From Copernicus to Jodrell Bank
From the dawn of time man has been beguiled by and maintained a spellbound enchantment with the Heavens. Astronomy and Astrology have developed along different paths, but both trace their origins to the very earliest records of mankind.
The builders of the Great Pyramid in Egypt and Stonehenge in Wiltshire, England possessed considerable astronomical knowledge, as did the Arabs who used it both in the development of astrological charts and maps.
Thales is reputed to have brought astronomy from Egypt to Greece in about 650BC (He is also recorded as having fallen down a well while walking along stargazing). Copernicus, Kepler and many others have contributed to the development of what Sir Bernard Lovell called “The Explosion of Science” – that is the modern Radio Astronomy Age. Both Copernicus and Kepler have been featured on commemorative stamp issues.
In modern times the British Astronomical Association worked closely with professional organizations and dedicated amateur observers, and celebrates in 1990, its Centenary year. Great Britain issued a set of four stamps on the 16th October to commemorate the anniversary, although no mention of the B.A.A. appears on the stamps. Stonehenge is featured on the 37p stamp, and the Lovell Radio Telescope at Jodrell Bank is visible on the 22p stamp.
There are very few members of the British public who have not heard of Jodrell Bank and there remains in the minds of many an exciting association between Jodrell Bank, satellites and manned discoveries in Space. Jodrell Bank is situated in rural Cheshire, near MacClesfield where the Radio Telescope dominates the skyline. The telescope first came into use around the time when the Russians and Americans were sending their first probes into space. Completed in 1957 it was the only instrument in the Western World able to track the satellite-launching rocket of Sputnik 1. 45 years later it is still in use 24 hours a day.
The main purpose of the radio telescopes at Jodrell Bank (and an associated array elsewhere in England and Wales) is to pursue serious scientific research into the nature of the Universe, and owes its existence to the vision of one man – Sir Bernard Lovell. During the Second World War Lovell worked for the government on developing RADAR, (G.B. S.G. 752). When the war ended he returned to Manchester University to continue research on cosmic rays with surplus radar equipment at the University’s botanical station — a place called Jodrell Bank.
From its beginnings in a muddy field in December 1945, the Jodrell Bank Experimental station quickly grew into a centre for the new science of Radio Astronomy. Within a few years Lovell and his team had drawn up plans for the World’s greatest radio telescope. Designed and built by Sir Charles Husband, the new 76 metre Mark 1 telescope started work in 1957.
In 1960 a personal donation from Lord Nuffield finally paid off the outstanding debts and secured the future of the telescope. From that time the observatory has been known as the Nuffield Radio Astronomy Laboratories of the University of Manchester. In 1987, on its 30th birthday the telescope was renamed in honour of Sir Bernard Lowell.
Its most noticeable feature is the white painted reflecting bowl, as seen on the 22p Astronomy stamp of 1990. It is 76 metres across, made from steel plate and reflects incoming radio waves to a focus on top of the central tower. The telescope is fully steerable and can be made to point to any part of the sky. The bowl itself it tilted up and down on bearings at the top of the two supporting towers. Most of the weight is taken on the semi-circular structure beneath the bowl and the whole telescope turns on circular railway tracks, two on the outside and one in the centre. The Lowell Radio Telescope has been featured twice on a G.B. stamp and first appeared on the 19th September 1966 as a 4p Black and Lemon issue as part of the British Technology issue (S.G. 701).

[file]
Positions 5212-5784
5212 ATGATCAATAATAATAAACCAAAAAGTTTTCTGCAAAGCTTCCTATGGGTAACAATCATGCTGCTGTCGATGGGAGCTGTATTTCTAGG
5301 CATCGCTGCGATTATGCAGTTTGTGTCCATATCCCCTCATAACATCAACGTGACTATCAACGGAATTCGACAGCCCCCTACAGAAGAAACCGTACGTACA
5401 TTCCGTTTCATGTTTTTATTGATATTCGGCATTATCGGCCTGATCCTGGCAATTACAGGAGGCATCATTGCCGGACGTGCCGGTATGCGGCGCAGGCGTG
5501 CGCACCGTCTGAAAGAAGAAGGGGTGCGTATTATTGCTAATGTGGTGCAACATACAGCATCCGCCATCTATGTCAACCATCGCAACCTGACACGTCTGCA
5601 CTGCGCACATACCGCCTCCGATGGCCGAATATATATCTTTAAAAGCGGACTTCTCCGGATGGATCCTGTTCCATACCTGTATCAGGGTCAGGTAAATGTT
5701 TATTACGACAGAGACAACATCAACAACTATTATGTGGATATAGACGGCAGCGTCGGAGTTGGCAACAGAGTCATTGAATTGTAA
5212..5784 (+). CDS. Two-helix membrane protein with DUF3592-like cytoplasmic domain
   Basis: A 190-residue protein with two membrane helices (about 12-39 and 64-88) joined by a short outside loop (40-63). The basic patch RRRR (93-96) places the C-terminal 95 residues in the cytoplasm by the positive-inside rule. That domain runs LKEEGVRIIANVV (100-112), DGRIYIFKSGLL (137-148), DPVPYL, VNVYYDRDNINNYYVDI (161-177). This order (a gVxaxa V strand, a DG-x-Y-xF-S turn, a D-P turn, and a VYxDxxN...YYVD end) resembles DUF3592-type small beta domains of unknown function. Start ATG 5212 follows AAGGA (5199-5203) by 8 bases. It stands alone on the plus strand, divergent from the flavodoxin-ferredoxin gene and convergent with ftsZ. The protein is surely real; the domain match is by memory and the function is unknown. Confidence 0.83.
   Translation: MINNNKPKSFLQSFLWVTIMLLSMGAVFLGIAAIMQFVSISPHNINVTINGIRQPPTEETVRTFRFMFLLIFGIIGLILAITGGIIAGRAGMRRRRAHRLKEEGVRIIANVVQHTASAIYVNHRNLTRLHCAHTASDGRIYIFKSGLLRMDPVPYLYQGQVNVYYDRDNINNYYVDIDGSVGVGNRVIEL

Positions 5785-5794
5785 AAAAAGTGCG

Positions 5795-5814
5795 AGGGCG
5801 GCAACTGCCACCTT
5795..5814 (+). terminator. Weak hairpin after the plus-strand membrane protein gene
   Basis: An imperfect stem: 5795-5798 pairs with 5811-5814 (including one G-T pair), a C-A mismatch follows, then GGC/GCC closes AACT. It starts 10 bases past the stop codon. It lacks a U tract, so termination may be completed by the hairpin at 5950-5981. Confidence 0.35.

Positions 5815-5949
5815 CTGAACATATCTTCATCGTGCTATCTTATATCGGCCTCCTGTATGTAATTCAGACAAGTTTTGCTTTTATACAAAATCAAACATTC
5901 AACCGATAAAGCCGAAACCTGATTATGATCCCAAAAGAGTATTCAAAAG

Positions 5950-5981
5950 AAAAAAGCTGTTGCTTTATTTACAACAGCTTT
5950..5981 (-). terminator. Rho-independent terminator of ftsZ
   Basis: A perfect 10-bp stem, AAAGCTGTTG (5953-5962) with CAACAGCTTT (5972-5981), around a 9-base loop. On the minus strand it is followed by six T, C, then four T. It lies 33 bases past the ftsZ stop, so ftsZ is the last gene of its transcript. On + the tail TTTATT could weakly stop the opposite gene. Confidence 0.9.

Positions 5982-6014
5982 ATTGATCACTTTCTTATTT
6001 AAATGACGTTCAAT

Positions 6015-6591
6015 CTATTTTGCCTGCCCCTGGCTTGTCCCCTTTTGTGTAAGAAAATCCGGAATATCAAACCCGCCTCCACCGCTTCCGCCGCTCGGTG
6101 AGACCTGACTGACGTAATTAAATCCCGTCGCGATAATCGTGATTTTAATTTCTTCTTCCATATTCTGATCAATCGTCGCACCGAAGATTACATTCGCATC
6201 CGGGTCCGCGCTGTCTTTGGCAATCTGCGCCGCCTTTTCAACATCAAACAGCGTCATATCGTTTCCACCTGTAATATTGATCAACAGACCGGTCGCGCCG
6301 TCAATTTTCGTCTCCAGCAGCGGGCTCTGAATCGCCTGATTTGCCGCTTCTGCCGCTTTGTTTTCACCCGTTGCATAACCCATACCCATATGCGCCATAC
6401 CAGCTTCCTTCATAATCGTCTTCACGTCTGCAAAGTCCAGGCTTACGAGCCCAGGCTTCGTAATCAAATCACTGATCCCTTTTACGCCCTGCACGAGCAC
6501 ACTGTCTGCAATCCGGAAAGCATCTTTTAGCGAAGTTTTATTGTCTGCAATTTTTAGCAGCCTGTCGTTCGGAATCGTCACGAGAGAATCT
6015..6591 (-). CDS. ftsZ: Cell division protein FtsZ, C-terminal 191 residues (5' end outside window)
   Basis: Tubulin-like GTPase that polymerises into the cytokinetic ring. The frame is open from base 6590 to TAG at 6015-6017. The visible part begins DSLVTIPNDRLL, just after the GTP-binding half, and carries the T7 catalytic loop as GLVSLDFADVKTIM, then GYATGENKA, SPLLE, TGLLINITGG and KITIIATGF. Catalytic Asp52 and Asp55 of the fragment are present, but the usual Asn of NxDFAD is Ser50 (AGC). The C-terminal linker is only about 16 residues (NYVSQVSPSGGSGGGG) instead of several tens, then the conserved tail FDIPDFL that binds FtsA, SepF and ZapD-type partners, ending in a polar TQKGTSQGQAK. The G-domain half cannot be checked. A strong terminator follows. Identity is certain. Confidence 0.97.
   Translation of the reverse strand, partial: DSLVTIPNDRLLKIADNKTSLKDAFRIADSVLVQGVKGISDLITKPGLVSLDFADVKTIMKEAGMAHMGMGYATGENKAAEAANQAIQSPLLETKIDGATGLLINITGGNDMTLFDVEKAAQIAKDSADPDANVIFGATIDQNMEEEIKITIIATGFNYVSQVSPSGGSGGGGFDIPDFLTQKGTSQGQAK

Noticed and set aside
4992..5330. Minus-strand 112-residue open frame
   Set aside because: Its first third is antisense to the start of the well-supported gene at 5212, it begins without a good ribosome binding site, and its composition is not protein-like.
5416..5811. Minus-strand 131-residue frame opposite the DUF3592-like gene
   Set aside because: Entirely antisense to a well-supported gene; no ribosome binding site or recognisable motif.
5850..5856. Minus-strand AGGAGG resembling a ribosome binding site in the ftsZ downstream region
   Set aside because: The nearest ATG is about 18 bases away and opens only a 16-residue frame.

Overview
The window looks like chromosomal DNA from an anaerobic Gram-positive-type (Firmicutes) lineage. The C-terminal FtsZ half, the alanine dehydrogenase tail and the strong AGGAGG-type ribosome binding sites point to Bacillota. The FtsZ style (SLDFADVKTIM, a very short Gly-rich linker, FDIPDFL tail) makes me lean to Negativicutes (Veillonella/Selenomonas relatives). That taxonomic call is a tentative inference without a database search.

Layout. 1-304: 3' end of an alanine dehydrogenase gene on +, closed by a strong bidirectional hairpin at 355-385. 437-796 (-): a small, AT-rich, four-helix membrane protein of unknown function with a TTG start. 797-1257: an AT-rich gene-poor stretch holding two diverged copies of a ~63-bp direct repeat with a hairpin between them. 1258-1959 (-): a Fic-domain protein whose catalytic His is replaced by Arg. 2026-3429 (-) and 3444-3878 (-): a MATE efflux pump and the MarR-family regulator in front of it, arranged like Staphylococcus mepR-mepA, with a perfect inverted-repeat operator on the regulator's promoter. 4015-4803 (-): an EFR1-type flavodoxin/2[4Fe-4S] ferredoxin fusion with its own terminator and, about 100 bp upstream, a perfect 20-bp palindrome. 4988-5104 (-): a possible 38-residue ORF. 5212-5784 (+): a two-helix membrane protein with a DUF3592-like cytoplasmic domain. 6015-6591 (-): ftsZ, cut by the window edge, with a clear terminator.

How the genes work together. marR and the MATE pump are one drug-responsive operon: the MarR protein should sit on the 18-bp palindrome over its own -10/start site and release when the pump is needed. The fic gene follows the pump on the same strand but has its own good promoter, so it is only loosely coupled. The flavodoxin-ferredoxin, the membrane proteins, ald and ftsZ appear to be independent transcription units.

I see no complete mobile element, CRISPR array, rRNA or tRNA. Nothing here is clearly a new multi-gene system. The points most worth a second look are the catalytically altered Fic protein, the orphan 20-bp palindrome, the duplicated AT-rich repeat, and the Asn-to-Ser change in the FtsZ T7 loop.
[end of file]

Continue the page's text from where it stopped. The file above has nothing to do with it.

One way of making telescopes more powerful is simply to make them bigger. The biggest single telescope in the world is in Puerto Rico and has a bowl 305 metres across. However, it is so big that it cannot be moved. It lies on its back in a hollow in the ground and can only see a small portion of sky overhead.
Another method, invented at Cambridge, England in the 1950’s is to imitate a gigantic telescope by using a number of small telescopes connected together. MERLIN, Jodrell Bank’s powerful network of Radio Telescopes, works in this way. Six telescopes at Pickmere, Darnhall, Wardle, Knockin. Defford and Cambridge are all controlled from Jodrell Bank. When working together they imitate a single telescope 233 kilometres across.
The biggest radio telescope to have been built in Britain for 33 years was unveiled on 23rd November 1990 during National Astronomy Week. Sited a few miles outside Cambridge, the £3.lm telescope is the latest addition to MERLIN and is designed to probe the fine structure of remote astronomical objects.
Jodrell Bank astronomers expect the extended MERLIN to yield fresh insights into many astronomical problems. Among these are the mysterious and violent processes in the hearts of distant galaxies and quasars, and the equally mysterious but more gentle events that surround the birth of stars deep inside the dark clouds of interstellar space.
It is difficult to visualise, even with the aid of a strong imagination, the vastness of the Universe and the secrets that it holds, but one thing is certain, there must be fresh objectives, ever new missions for man to work towards, or there will be no future at all.